The Hyperdimension Neptunia series drew attention for offering anthropomorphized interpretations of game consoles. But what if role-playing games themselves were brought to life? Unmistakably, many contemporary efforts would make charming guests at mixers, whether Elder Scrolls: Skyrim was imparting another unbelievable tale or Neverwinter Nights was offering her best Dungeons & Dragons impression. One of the most interesting attendees at the party could be Divinity: Original Sin, who might initially seem a bit unapproachable, but steadily radiates sophistication, charm, and a deft sense of humor.
Certainly, you might not get that feeling from a brief first impression. Divinity: Original Sin commences with a modest plotline which find game’s two protagonists, tasked with eliminating an enigmatic energy known as Source. Tracking down the corrupting magic sends the duo to neighboring hamlet of Cyseal, where a public official has been murdered. But soon enough, Divinity: Original Sin’s level of intrigue swells, revealing a destructive menace that threatens the entire realm. While the tale symbolizes high-fantasy trope, developer Larian Studios is too clever to let Divinity become mired in tedium. Instead, the writers incorporate just enough dark humor to endow the title with distinction, without allowing the plot to regress into parody.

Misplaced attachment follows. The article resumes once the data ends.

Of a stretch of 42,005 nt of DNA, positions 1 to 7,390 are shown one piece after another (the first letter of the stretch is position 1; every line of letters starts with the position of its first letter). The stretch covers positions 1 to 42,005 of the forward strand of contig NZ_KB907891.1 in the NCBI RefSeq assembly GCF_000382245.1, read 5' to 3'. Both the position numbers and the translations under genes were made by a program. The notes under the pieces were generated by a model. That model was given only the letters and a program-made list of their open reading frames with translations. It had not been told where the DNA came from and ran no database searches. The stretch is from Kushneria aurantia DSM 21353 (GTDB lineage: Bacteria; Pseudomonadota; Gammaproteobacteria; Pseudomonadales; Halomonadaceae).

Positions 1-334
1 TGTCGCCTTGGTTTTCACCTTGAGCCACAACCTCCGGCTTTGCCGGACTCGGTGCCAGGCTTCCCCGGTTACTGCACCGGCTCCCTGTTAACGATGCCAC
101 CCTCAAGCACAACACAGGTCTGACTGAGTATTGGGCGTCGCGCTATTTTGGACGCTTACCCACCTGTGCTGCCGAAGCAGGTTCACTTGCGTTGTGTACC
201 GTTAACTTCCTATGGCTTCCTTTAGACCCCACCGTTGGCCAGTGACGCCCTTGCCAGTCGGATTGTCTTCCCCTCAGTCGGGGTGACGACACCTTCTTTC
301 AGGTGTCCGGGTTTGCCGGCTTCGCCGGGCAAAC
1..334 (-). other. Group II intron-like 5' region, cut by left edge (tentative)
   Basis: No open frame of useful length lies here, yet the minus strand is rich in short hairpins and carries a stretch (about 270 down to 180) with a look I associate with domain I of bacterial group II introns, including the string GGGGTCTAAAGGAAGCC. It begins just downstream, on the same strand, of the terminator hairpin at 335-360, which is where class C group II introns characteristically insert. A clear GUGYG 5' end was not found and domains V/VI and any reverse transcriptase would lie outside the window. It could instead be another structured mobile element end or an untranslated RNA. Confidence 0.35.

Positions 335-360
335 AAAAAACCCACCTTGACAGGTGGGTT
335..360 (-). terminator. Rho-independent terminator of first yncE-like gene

Conspicuously, Original Sin is a perceptive conversationalist. Occasionally, the game’s main duo will bicker, leading to a quick round of rock-paper-scissors to settle the debate. In execution, the design decision contributes to the sensation of immersion. These protagonists don’t demonstrate the artificial cohesion found with most game duos, but seem to freely speak their mind. With a steady flow of branching dialog, Divinity still allows you to craft your own personalities for each created character. But convincingly, exhibiting insolence has a tangible effect, with NPCs giving you an extremely cold shoulder.
Choice isn’t limited to dialog. Wisely, freedom is evident through the game, allowing players to break down doors, pilfer goods, and largely role-play as a party of louts. But each action has reactions, whether it’s raised suspicion if you’re careful, or ire if you’re cavalier. Skillfully, there’s even a power attribute within conversation, with characters less likely to chat with lower-level additions to your adventuring party. It’s here that Original Sin really flaunts its merits, often behaving in ways that tweak longstanding role-playing precedent.
Pleasingly, Divinity: Original Sin is challenging in all the right ways. All too often, contemporary RPGs resort to hand-holding, leading players down a taut, predetermined path. But Divinity offers only the loosest guidance, trusting players will carefully follow the script and infer from NPCs. Mercifully, most quests are open-ended, offering a variety of ways that objectives can be met, ranging from straight-forward to downright shrewd. The downside is that if you don’t pay complete attention, you can find yourself scouring a large area for the faintest clue. More than once, progression paused, until I found the proper method to complete an enigmatic errand.